The U.S. Department of Labor has reported that weekly applications for unemployment benefits rose by 46,000 claims last week reaching the highest level in four months. The sharp increase is due to a rebound effect from the previous week’s fall. The four-week claims average rose to 365,000, which is consistent with modest hiring. Both high and low swings are blamed on technical factors such as processing times for delayed applications.
As an indication of layoffs, application numbers that fall below 375,000 per month typically suggest an employment market healthy enough to lower the unemployment rate. Since the rate of applications continued a slight downward trend, hiring is expected to be a bit better in October.
“Though still struggling, the U.S. labor market appears to be making headway, and we should see a modest improvement in October … payrolls,” Sal Guatieri, an economist at BMO Capital Markets.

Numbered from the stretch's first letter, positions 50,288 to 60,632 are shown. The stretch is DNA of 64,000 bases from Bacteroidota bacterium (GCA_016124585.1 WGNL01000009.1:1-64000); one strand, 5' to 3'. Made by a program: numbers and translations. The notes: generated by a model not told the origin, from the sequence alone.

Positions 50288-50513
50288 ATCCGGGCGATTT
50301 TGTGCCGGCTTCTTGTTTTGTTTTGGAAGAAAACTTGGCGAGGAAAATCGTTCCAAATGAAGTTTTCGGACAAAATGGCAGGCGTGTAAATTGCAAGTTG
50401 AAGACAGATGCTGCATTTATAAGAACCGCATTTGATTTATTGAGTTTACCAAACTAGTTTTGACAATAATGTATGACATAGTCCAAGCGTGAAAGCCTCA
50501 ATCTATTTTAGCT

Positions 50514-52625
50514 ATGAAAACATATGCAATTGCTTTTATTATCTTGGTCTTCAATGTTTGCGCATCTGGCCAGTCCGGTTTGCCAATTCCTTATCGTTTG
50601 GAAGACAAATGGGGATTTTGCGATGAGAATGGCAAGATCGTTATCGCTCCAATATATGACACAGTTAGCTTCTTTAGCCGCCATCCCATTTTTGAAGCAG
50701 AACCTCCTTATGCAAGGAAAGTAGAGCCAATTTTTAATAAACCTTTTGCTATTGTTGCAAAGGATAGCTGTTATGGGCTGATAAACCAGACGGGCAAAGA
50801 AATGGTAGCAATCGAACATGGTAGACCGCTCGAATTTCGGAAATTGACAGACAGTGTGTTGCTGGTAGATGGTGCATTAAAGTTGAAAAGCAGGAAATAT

For the week ending September 29, a little over 5 million people received unemployment benefits, about 40,000 less than the previous week. Retail sales also grew in September at a convincing rate and new house and apartment construction grew at a pace not seen in over four years. Despite the healthy growth in some major sectors, the economy is still not growing fast enough to spur much hiring. In Q2 2012, the economy slowed to an annual growth rate of 1.3 percent, down from 2 percent in the previous quarter. The rate is expected to remain at or below 2 percent for the remainder of the year.